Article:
Baylor, John Walker (ca. 1813–1836)

By: Bill Walraven

Type: Biography

Published: November 1, 1994

Updated: July 25, 2018

John Walker Baylor was born at Woodlawn, Bourbon County, Kentucky, around December 1813 to John Walker and Sophia Marie (Weidner) Baylor. His father, an army physician, was the son of Capt. Walker Baylor, who commanded George Washington's Life Guard in the Third Continental Division at the battle of Germantown. Baylor briefly attended Bardstown College in Kentucky and was appointed to the United States Military Academy at West Point on July 1, 1832. He had disciplinary problems there and was once reinstated by President Andrew Jackson. He left in 1833 and studied medicine under his father until the elder Baylor's death in 1835.

He registered at Fort Gibson, Arkansas, under the name Walker Baylor, then joined George M. Collinsworth's volunteers at Matagorda, Texas, on October 5, 1835. He signed an agreement with other members of Collinsworth's company to protect the citizens of Guadalupe Victoria (now Victoria, Texas). He fought at Goliad on October 9 in the capture of La Bahía from a small Mexican garrison. He was a member of Philip Dimmitt's Goliad garrison and fought under James Bowie and James Fannin in the battle of Concepción on October 28. (see goliad campaign of 1835.) On November 21, 1835, he was part of a committee at Goliad assigned to prepare a document expressing the volunteers' defiance of an order from Stephen F. Austin directing Dimmitt to turn over control of the post to Collinsworth. Baylor was in the five-day siege of Bexar on December 5–9, 1835. He signed the Goliad Declaration of Independence on December 20. Dimmitt's command was disbanded in 1836, and Baylor went to San Antonio with either Bowie or Dimmitt.

After the attack on the Alamo began, Baylor was one of four or five couriers sent by William B. Travis to La Bahía to urge Fannin to come to his aid. At Goliad, Baylor became a member of Capt. John (Jack) Shackelford's Red Rovers. He joined Capt. Albert C. Horton's cavalry on March 14 and participated in several skirmishes against Gen. José de Urrea's Mexican cavalry. Horton's troopers were scouting ahead of Fannin's retreating army and so were not captured with the other Texans in the battle of Coleto and consequently were not executed in the Goliad Massacre (see goliad campaign of 1836). Some of the troops, including Baylor, were bitter that Horton did not come to the aid of the beleaguered encampment. Baylor made his way to Houston's army on the Brazos, where he joined William H. Patton's company in Col. Sidney Johnson's Second Texas Volunteer Regiment. He was named drillmaster because of his West Point experience. In the battle of San Jacinto he received a thigh wound that he considered so slight he did not report it. On May 29 he joined a group of mounted rangers under Maj. Isaac Burton. The rangers were sent by Gen. Thomas J. Rusk to patrol the coast and watch for a possible Mexican attack from the sea. At Copano these "Horse Marines" captured three ships bearing supplies for the Mexican army.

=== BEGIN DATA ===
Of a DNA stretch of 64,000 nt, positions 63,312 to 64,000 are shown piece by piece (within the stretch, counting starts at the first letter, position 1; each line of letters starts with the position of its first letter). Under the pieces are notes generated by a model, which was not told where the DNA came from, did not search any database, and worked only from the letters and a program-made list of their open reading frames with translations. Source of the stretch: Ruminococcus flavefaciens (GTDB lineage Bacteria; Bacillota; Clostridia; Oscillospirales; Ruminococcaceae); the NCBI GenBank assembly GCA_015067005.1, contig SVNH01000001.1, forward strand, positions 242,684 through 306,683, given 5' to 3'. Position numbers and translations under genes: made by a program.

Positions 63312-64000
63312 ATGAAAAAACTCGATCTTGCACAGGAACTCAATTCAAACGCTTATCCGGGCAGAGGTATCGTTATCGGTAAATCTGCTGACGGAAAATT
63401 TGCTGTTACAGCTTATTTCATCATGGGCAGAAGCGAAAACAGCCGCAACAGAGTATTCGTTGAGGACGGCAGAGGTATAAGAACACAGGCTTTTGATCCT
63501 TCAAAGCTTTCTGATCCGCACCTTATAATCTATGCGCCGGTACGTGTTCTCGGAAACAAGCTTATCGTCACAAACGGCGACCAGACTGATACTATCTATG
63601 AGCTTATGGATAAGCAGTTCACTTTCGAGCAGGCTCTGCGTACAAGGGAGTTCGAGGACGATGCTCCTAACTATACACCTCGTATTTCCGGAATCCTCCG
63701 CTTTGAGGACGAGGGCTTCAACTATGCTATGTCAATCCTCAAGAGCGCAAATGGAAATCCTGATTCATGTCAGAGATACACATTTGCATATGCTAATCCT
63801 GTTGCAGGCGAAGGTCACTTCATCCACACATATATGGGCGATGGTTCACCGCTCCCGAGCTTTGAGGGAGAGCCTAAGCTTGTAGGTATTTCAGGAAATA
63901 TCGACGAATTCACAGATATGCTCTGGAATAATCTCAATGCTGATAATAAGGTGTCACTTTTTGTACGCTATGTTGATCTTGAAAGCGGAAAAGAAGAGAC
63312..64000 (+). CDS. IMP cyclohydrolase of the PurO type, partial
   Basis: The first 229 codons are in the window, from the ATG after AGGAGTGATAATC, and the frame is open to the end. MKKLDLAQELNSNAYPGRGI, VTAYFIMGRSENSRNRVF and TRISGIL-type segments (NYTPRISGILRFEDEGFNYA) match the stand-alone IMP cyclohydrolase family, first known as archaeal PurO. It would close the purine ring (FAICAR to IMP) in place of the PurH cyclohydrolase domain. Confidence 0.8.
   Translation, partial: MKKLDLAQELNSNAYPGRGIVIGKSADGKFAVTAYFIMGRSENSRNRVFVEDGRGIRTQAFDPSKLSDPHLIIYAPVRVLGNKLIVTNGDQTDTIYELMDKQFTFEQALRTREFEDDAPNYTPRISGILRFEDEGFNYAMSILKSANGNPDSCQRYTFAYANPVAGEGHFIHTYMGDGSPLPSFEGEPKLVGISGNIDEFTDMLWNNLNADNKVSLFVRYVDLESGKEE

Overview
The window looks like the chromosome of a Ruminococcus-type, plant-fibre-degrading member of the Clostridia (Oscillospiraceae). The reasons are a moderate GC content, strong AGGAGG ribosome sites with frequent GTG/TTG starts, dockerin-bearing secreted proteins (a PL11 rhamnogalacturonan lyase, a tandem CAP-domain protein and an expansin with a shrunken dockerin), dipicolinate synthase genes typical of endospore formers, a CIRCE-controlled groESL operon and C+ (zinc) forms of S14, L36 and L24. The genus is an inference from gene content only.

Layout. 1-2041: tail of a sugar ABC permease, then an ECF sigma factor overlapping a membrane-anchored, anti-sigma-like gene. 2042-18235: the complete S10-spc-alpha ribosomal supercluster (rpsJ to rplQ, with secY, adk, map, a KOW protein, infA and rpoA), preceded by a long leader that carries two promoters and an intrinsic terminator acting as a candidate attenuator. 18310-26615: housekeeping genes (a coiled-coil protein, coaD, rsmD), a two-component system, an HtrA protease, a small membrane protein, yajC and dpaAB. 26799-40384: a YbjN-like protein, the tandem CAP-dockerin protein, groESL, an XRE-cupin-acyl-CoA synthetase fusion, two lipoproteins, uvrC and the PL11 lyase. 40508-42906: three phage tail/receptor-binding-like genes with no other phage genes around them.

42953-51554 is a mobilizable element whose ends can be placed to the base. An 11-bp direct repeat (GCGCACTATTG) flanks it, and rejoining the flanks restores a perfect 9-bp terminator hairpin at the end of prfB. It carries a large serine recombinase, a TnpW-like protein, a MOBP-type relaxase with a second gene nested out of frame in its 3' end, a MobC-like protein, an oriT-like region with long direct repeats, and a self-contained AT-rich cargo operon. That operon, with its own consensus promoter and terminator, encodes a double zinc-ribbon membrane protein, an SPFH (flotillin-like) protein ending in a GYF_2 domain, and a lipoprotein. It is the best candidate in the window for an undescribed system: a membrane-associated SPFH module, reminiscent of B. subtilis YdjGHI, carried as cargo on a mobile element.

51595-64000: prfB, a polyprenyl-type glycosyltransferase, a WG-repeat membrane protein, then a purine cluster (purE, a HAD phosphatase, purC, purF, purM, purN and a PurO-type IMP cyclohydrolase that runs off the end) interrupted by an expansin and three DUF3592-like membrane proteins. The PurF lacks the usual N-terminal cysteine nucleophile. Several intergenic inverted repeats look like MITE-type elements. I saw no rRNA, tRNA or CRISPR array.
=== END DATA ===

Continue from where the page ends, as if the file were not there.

On July 25 Baylor drew sixty-four dollars in back pay and went on furlough to the home of his uncle, Robert Emmett Bledsoe Baylor, in Alabama. His wound had become inflamed. He developed a fever and died on September 3, 1836, in Cahaba, Alabama, an unreported casualty of the battle of San Jacinto. He was possibly the only Texan to fight in every major battle of the Texas Revolution. His brothers George W., Henry W., and John R. Baylor became prominent as Texas Rangers, soldiers, and Indian fighters.

Sam Houston Dixon and Louis Wiltz Kemp, The Heroes of San Jacinto (Houston: Anson Jones, 1932). Bill Groneman, Alamo Defenders (Austin: Eakin, 1990). Hobart Huson, Captain Philip Dimmitt's Commandancy of Goliad, 1835–1836 (Austin: Von Boeckmann-Jones, 1974). Hobart Huson, El Copano: Ancient Port of Bexar and La Bahia (Refugio, Texas: Refugio Timely Remarks, 1935). Louis Wiltz Kemp Papers, Dolph Briscoe Center for American History, University of Texas at Austin. Kathryn Stoner O'Connor, The Presidio La Bahía del Espíritu Santo de Zúñiga, 1721 to 1846 (Austin: Von Boeckmann-Jones, 1966).

Time Periods:
  • Texas Revolution

The following, adapted from the Chicago Manual of Style, 15th edition, is the preferred citation for this entry.

Bill Walraven, “Baylor, John Walker,” Handbook of Texas Online, accessed August 17, 2022,

Published by the Texas State Historical Association.

November 1, 1994
July 25, 2018